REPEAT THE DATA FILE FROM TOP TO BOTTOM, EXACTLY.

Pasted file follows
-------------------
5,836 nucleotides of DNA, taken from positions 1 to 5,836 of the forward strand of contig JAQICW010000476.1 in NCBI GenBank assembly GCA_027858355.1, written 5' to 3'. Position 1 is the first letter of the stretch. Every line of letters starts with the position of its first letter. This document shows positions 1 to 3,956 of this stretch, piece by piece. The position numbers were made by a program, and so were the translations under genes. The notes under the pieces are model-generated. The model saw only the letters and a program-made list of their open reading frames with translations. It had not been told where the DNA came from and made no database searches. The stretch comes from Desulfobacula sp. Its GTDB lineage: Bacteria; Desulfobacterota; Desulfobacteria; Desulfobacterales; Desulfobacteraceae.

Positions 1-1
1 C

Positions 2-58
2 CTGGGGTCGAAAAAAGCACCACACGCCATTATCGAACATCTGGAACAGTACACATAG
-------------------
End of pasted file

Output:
5,836 nucleotides of DNA, taken from positions 1 to 5,836 of the forward strand of contig JAQICW010000476.1 in NCBI GenBank assembly GCA_027858355.1, written 5' to 3'. Position 1 is the first letter of the stretch. Every line of letters starts with the position of its first letter. This document shows positions 1 to 3,956 of this stretch, piece by piece. The position numbers were made by a program, and so were the translations under genes. The notes under the pieces are model-generated. The model saw only the letters and a program-made list of their open reading frames with translations. It had not been told where the DNA came from and made no database searches. The stretch comes from Desulfobacula sp. Its GTDB lineage: Bacteria; Desulfobacterota; Desulfobacteria; Desulfobacterales; Desulfobacteraceae.

Positions 1-1
1 C

Positions 2-58
2 CTGGGGTCGAAAAAAGCACCACACGCCATTATCGAACATCTGGAACAGTACACATAG